“Yesterday, in Canada, Justin Trudeau met will all of our provincial premiers,” a Tiktok user (@introverts008) said. “And basically told them that we would not be able to get funding for our healthcare unless the premiers agree to the digital IDs…You will not be able to access any healthcare without these digital IDs. You will actually not be able to carry a bank account or do anything online regarding financial transactions…For farmers and consumers, you will not be able to get into stores. You will not be able to even sell anywhere. Once they have this system in place, this is where the digital currency will come in…You will not be able to shop online…You will literally need this ID in order to get TikTok, Twitter, or Facebook. No more fake accounts…If you want your taxes done or any sort of government benefits, you will need a digital ID…You will not be able to get an Internet provider without this digital ID, and they will be able to track you. This is basically a hostage situation of our tax money.”
Under the federal conditions for this funding, it states that in order to utilize the advanced Community Health Teams (CHT), provinces must pledge to enhance their methods of collecting, sharing, utilizing, and reporting health data to the public for greater transparency and effective management of public health emergencies, according to the government’s background document.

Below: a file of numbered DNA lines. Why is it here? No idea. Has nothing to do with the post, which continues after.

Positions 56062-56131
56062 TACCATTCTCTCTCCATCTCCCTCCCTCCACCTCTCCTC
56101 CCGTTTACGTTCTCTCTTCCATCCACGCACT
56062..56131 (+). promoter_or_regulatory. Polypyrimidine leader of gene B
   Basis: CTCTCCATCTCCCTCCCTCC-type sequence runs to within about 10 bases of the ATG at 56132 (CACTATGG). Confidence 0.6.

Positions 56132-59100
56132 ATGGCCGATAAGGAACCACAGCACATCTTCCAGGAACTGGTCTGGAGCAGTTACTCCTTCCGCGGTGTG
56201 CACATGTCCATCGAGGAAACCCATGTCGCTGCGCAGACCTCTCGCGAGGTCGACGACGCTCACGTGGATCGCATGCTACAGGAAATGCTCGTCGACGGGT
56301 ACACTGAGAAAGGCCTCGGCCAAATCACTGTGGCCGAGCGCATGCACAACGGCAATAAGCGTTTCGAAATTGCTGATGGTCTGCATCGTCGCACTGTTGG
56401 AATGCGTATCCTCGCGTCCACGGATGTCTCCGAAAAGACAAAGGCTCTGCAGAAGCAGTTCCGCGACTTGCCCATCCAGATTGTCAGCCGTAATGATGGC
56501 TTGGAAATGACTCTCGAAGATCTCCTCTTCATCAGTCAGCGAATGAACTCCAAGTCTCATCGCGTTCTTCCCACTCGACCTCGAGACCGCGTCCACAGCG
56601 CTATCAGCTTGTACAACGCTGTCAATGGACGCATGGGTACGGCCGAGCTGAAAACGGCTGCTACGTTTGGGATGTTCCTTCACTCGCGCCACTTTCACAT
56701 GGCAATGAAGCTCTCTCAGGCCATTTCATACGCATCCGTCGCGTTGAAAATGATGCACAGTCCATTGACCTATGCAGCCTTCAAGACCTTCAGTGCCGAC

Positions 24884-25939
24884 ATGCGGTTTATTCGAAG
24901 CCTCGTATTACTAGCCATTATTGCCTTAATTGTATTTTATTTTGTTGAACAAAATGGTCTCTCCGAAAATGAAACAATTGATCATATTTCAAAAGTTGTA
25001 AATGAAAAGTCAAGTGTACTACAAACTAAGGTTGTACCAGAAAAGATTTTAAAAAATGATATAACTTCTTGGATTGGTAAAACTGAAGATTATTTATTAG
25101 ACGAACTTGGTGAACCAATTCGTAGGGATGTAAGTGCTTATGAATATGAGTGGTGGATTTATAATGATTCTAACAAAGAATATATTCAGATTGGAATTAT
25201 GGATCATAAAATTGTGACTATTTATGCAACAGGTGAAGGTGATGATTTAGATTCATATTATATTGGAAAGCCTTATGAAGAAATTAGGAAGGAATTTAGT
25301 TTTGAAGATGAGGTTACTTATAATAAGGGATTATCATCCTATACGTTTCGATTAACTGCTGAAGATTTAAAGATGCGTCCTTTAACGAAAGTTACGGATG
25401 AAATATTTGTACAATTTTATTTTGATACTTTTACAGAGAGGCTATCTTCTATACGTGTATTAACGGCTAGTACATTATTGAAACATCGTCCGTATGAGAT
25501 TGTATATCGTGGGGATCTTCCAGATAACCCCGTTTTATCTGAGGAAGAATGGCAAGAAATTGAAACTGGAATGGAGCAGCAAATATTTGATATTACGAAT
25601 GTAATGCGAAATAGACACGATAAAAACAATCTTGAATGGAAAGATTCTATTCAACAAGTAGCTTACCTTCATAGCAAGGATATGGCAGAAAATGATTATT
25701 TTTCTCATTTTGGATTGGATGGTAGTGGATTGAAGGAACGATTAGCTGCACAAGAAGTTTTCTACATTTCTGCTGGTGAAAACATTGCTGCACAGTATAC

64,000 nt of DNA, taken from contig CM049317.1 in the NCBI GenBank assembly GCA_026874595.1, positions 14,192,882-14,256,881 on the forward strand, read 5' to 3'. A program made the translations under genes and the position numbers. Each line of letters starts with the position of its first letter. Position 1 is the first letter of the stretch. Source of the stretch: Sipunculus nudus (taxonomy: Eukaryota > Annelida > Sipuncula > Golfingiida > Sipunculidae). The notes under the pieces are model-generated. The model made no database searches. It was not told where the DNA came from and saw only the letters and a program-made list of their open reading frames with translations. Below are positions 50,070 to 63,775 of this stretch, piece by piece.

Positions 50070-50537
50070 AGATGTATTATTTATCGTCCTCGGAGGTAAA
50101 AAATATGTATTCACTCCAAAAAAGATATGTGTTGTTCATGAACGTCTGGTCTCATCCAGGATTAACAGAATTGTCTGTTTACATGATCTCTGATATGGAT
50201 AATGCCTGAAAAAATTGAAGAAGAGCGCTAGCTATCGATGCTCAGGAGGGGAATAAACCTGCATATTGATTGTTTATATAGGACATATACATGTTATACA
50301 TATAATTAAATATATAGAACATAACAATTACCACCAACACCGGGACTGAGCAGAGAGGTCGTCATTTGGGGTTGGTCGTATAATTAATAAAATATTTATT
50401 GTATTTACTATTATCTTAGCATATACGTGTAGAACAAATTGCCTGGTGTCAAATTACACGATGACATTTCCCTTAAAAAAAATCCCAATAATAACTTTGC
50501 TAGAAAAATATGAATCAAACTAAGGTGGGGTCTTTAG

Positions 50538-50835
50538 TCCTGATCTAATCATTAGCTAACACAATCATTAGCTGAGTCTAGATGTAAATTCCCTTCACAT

The government seeks this information to monitor and evaluate the healthcare system’s performance and outcomes. Additionally, the government wants to improve communication and information exchange between healthcare providers, including primary care physicians, pharmacists, specialists, and hospitals.
The government believes that Canadians have the right to access their personal health information and that it should be shared freely between healthcare providers across different settings and jurisdictions.
The proposal for a digital healthcare identification system caused a widespread public outcry, with numerous individuals imploring their respective premiers not to give their consent to the plan.
“The Government of Saskatchewan is not creating a digital ID, nor will we accept any requirements for the creation of a digital ID tied to healthcare funding,” Moe said in a public letter to Saskatchewanians.
This stance is in line with the Health Information Protection Act, which prohibits the provincial government from sharing personal medical information.
“The Government of Saskatchewan will not share any personal medical information with the federal government. This information is protected under The Health Information Protection Act and will remain so,” Moe stated.
“The Government of Saskatchewan may share already publicly available healthcare statistics, including the number of physicians in Saskatchewan and surgical wait times if requested by any party, including the federal government,” Moe added.
Moe emphasized the importance of restoring the federal government’s role as a full funding partner in healthcare, saying that this is critical for providing Canadians with the level of healthcare they expect and deserve.
He also stressed that the Government of Saskatchewan will not compromise on personal health privacy rights when negotiating a new Canada Health Transfer agreement.
Instead, Moe pledged to work towards a funding agreement that benefits the people of Saskatchewan, by investing in healthcare in both rural and urban areas of the province.
A similar ID may be coming to the United States in the near future called the Real ID. People warn that the REAL ID could become a mandatory requirement for all aspects of American life, with potential consequences beyond its original purpose, including control over gun ownership and marijuana use.